The Yukon government has disregarded its own forestry planning process in Haines Junction, according to local conservation groups and residents.
Before completing the area’s integrated landscape plan, the Yukon’s forest management branch, in consultation with the Champagne/Aishihik First Nations, decided to make one million cubic metres of wood available for harvest.
It was announced in April 2004.
Now, three years later, although there are drafts of the integrated landscape plan, the final document remains incomplete.
“The (plan) should have been done before announcing an actual number,” said Canadian Parks and Wilderness Society conservation campaigner Theresa Gulliver.
“You’ve got to think about a hell of a lot more, like in the integrated landscape plan — wildlife and their habitat — before you can decide, ‘Oh, here’s how much wood we have available.’”
An integrated landscape plan analyzes timber supply, suggests a sustainable amount of wood that can be harvested annually and considers the environmental implications of the harvest.
“The (plan) should always comes first if you’re going to do it correctly,” said the Yukon Conservation Society’s forestry co-ordinator Sue Kemmett.
“We’ve gone from, ‘Oh, we’re going to keep the wildlife happy in our strategic plan,’ to, ‘Here’s the number, it’s a million cubic metres,’” added Gulliver.
“There’s a gap there.”
Three companies have already submitted proposals to log part of the one million cubic metres.
But the permiting process will be lengthy, said Roger Brown, who works in forest management for the Champagne/Aishihik First Nations.
“Any permits probably wouldn’t occur till winter 2009,” he said.
So the Yukon’s forest management branch opened 160,000 cubic metres in the Quill Creek area for immediate harvest.
“The Quill Creek bench has been considered an interim wood supply while the integrated landscape plan process is being completed,” said Brown.
The Quill Creek harvest plan came into effect in November 2005, just before the Yukon Environmental and Socio-Economic Assessment Act was established.
The Yukon government assessed the Quill Creek harvest plan under YESSA’s predecessor, the Environmental Assessment Act.
While YESSA assessments are done at arm’s length from the government, assessments under the Yukon’s Environmental Assessment Act were government-run.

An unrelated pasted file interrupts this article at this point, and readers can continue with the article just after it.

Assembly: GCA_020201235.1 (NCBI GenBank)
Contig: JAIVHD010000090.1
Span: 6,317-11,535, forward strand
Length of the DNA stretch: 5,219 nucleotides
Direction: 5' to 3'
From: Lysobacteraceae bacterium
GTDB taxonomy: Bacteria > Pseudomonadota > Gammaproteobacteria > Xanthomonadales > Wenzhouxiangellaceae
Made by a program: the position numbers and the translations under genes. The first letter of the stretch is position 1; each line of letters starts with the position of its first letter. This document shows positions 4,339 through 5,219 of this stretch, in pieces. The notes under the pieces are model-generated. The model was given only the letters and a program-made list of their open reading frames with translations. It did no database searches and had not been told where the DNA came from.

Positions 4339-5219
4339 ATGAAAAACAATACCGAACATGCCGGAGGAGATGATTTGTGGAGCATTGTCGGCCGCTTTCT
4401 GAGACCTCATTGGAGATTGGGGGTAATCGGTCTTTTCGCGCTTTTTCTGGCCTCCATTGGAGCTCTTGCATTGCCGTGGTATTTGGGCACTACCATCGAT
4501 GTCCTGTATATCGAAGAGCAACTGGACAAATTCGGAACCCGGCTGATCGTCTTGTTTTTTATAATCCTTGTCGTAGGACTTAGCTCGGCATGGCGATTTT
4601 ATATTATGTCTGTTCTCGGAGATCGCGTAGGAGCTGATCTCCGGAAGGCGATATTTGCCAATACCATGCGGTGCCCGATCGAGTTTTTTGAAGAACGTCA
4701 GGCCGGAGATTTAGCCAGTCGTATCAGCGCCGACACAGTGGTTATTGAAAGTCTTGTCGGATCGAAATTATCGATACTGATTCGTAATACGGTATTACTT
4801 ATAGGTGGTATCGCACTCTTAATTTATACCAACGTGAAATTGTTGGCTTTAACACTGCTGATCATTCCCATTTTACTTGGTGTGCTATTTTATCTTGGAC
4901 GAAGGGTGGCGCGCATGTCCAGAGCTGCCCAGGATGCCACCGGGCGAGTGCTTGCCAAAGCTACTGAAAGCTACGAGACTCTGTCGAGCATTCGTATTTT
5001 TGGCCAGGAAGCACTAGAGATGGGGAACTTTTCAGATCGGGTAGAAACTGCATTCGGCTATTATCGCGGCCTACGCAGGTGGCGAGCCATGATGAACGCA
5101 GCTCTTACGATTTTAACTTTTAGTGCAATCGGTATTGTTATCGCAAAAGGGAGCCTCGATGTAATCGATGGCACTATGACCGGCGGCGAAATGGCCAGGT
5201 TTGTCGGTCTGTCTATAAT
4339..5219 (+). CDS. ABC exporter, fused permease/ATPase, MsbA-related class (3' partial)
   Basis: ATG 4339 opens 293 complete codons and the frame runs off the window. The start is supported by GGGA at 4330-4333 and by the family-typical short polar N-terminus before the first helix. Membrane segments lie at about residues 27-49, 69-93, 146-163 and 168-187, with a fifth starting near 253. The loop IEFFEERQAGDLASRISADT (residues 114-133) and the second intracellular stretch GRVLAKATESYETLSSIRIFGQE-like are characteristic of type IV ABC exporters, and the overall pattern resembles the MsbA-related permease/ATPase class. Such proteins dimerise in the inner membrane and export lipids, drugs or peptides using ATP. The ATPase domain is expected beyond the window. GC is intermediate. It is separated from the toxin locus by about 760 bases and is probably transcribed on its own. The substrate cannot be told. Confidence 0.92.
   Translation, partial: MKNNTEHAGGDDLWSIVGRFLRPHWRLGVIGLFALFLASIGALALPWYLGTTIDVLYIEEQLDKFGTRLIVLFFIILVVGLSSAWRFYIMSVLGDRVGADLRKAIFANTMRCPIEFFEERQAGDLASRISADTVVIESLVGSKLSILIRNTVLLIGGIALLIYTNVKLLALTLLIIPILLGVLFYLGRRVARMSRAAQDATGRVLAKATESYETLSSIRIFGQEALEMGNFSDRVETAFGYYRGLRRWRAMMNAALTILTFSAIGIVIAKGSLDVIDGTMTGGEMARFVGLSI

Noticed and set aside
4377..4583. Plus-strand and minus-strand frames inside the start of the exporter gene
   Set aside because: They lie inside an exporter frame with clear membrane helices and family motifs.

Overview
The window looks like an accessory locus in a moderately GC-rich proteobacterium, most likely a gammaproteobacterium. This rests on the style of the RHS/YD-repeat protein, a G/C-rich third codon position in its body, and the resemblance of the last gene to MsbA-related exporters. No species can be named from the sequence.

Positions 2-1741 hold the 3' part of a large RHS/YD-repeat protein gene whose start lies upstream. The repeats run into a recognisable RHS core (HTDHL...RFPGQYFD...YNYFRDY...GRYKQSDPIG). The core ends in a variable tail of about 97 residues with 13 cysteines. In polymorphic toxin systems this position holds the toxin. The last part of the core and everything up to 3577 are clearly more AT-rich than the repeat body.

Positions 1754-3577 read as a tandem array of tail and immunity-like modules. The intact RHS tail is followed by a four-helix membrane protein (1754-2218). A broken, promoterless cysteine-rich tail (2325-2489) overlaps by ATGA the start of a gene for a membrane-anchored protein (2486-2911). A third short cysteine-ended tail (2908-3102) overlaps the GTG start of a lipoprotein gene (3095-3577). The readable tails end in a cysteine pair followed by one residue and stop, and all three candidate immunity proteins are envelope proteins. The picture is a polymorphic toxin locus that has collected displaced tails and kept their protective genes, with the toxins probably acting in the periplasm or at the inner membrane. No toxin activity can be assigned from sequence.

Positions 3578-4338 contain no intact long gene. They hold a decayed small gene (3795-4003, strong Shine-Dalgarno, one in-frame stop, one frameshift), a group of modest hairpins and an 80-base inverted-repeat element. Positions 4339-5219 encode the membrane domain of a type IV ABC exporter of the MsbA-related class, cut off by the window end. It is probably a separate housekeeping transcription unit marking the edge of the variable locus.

Worried by the government’s in-house assessment of the Quill Creek plan, Haines Junction resident and electrical engineer Dieter Gade wrote to Premier Dennis Fentie, asking that the plan be submitted to YESAA.
On March 30, 2006 Energy, Mines and Resources minister Archie Lang responded.
“Two months prior to YESAA coming into effect the environmental assessment for the Quill Creek Harvest Planning Area was initiated by the forest management branch,” wrote Lang.
Five permits, approximately 60,000 cubic metres, were issued under Yukon’s Environmental Assessment Act.
Permits for the remaining 100,000 cubic metres must be approved under YESSA, wrote Lang.
“The forest management branch is preparing to submit the (plan) for the Quill Creek Bench … for a YESAA assessment.”
It didn’t happen.
A year later, on April 2, 2007, Lang wrote Gade another letter.
It said the Quill Creek harvest plan would not be assessed under YESSA because it was already assessed by the government’s Environmental Assessment Act.
“I hope this clarification will assist in resolving any misunderstandings regarding the applicable environmental legislation for this project,” wrote Lang.
“YESAA only assesses projects, not plans,” said YESAA spokesperson Rob Yeomans.
And under YESAA individual permits for Quill Creek continue to be issued, he said.
But YESAA shouldn’t be issuing permits without having assessed the entire harvest plan, said Kemmett.
“This doesn’t allow the YESSA board to make any higher-level or bigger-picture decisions because it’s all kind of piecemeal.”
The most recent draft of the area’s integrated landscape plan makes reference to wildlife corridors.